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Growing by Shrinking: Reducing Inventory in Retail

Brick and mortar is tough these days. Customer tastes and fashion trends are as fast and fickle as ever, deep discounting has taught customers to reject full price items, and the speed, convenience, and selection of e-commerce have all made the landscape competitive at best, cutthroat at worst. This leaves stores with two interrelated tasks: scale back their physical footprint while building out their online capabilities.

Lowering inventory represents one part of a broader strategy to accomplish this by passing the savings of reduced brick-and-mortar operation costs to e-commerce development. Indeed, though inventory-to-sales ratios (ITS) have been climbing steadily over the last five years, according to recent reports, industry leaders have recently begun to reverse the trend.

The Incredible Shrinking Store

If properly executed, an inventory reduction can start a chain reaction that will boost profitability, and that capital can then be passed on to investors or diverted into online development.

Stated simply: lower inventory means less leftover items at the end of the season. Traditionally, such surplus goods would be discounted until they moved, eating into store profits. As traffic has migrated to e-commerce sites like Amazon, to fast fashion houses like H&M, and discount chains like TJ MAXX, discounts have grown more problematic: the business analytics firm Dynamic Action revealed recently that retailers sold 4% fewer items at full price in the first quarter this year than last.

Those marked-down items, which the store must sell to recoup losses, then compete against the new season’s collection, driving customer interest from the front of the store to marginal areas with lower margins. This cycle perpetuates itself as last season’s surplus becomes this season’s sale.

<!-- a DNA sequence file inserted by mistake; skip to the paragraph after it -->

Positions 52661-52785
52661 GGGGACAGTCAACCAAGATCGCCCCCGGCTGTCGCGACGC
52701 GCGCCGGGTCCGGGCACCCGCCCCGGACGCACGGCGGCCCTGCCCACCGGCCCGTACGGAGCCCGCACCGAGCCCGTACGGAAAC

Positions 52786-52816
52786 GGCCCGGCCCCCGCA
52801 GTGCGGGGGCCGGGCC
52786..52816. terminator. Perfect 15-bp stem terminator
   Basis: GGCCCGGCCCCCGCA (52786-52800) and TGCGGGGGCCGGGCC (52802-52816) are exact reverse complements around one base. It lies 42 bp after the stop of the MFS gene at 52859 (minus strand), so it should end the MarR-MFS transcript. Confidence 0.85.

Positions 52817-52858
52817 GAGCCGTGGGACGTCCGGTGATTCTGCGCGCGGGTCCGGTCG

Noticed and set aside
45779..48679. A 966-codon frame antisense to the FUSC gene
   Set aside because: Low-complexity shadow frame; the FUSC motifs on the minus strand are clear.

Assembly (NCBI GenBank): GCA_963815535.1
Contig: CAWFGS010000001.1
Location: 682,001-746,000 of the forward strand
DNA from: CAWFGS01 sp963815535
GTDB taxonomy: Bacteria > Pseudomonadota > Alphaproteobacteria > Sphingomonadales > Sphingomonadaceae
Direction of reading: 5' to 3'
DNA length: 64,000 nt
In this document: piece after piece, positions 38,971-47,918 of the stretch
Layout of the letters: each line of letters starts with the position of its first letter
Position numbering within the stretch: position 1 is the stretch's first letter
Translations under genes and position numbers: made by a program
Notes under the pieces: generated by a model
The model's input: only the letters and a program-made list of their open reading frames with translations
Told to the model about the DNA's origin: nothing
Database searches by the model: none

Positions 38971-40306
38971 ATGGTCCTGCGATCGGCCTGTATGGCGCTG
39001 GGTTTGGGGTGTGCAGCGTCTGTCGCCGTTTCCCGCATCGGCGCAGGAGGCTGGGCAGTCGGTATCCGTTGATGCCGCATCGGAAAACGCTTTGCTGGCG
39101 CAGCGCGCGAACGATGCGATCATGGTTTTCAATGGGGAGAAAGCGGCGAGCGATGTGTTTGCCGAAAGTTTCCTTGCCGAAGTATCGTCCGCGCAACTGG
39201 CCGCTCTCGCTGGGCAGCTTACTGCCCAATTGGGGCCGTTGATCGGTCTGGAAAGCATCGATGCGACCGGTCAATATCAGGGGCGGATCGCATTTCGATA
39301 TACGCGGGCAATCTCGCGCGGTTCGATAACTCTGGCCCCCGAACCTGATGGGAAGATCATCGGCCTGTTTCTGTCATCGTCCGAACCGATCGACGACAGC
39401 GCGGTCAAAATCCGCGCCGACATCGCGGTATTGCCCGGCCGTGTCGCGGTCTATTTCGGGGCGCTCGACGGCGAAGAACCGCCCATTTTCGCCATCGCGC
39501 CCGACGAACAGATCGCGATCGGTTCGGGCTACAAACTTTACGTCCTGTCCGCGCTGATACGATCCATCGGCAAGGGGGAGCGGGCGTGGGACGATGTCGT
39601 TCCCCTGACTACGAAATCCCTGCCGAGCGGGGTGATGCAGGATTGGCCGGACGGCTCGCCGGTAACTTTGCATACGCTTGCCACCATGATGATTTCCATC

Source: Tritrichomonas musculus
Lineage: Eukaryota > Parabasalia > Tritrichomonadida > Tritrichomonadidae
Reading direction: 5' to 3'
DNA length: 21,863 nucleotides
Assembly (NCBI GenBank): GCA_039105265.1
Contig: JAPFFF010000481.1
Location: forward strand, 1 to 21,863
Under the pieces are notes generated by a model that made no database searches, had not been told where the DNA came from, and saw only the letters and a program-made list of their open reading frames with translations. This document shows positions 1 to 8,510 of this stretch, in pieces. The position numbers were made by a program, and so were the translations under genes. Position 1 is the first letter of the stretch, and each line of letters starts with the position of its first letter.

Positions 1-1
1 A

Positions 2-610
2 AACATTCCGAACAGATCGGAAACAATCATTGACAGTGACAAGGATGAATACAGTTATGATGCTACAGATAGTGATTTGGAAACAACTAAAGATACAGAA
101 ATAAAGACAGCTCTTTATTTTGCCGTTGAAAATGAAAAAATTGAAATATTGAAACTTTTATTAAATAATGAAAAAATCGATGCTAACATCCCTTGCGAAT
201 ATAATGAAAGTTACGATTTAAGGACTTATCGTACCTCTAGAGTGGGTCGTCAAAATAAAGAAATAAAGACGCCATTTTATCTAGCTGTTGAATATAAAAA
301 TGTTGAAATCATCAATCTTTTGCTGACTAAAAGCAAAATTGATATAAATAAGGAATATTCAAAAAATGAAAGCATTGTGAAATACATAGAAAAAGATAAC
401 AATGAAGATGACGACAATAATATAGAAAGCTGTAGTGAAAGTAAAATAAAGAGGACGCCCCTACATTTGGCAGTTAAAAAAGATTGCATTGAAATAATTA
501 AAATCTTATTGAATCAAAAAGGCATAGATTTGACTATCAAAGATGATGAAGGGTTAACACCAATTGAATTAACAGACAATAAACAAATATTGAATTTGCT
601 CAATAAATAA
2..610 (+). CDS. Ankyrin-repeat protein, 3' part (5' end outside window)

The Canary in the Kohl’s Mine

After seeing their inventory increase 15% over the last five years company-wide, Kohl’s department stores are now aggressively moving in the other direction, vowing to lower inventory by 10% by the end of 2017. Ken Perkins, president of Retail Metrics likes the move: “They’re catching on about being right-sized and scaling the business to where the demand is.” Similarly, the Home Depot plans to grow sales 15% by 2018 but intends to do so while simultaneously shrinking inventory. “Get comfortable,” their SVP of supply chain said, “with days of inventory, not weeks.”

This all sounds good, but what does this look like in practice? It starts with changing deliveries: instead of five trucks coming to distribution centers twice a week, now two trucks come five times a week. This allows for fluid movement from manufacturer to distributor to store to customer without bottle-necking at any level—no item will sit in perpetuity on a shelf or be moved from one place to another and then yet another.

Such streamlining further complements their online distribution ambitions by spreading inventory across locations, and keeping it in motion towards demand. “Ideally, you put less inventory in the stores, but replenish more frequently. You’d rather fulfill based on demand than based on a forecast,” observed Brian Gibson, supply-chain professor at Auburn University.

Deep Discount

Dangerously Small?

There are of course dangers to lowering inventory. First, as reducing inventory requires a reduction in variety, retailers face even more pressure to accurately predict forthcoming fashion and demand. If they fail to stock that season’s hot item, their losses are twofold: they missed out on selling an item their customers wanted, and are nonetheless stuck with inventory they cannot move at full price. Their locations full of unwanted merchandise, such stores begin to appear out of touch to their customers.

And even if they predict the hot item but fail to accurately gauge just how hot it would be, they could lose out on end-of-the-year sales, which account for roughly 40% of retail spending. Not only does this stand to cut into profitability, but it can also infuriate customers who have come to expect the same options and infinite stock they find online.

Finally, even if everything works out, the mere appearance of scaling back can lead customers to an unfavorable impression, as one vice chairman of retail at Deloitte LLP Rodney Sides recently pointed out: “If I hold too much inventory out of the stores, then it looks like I’m out of business.”

Yet, companies as varied as Walmart, Kohl’s, the Home Depot, Macy’s, and JC Penny have all decided that the potential reward is worth these risks. Such gambits are necessary as stores try to strike the perfect, omnichannel balance.

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It is a long established fact that a reader will be distracted by the readable content of a page when looking at its layout.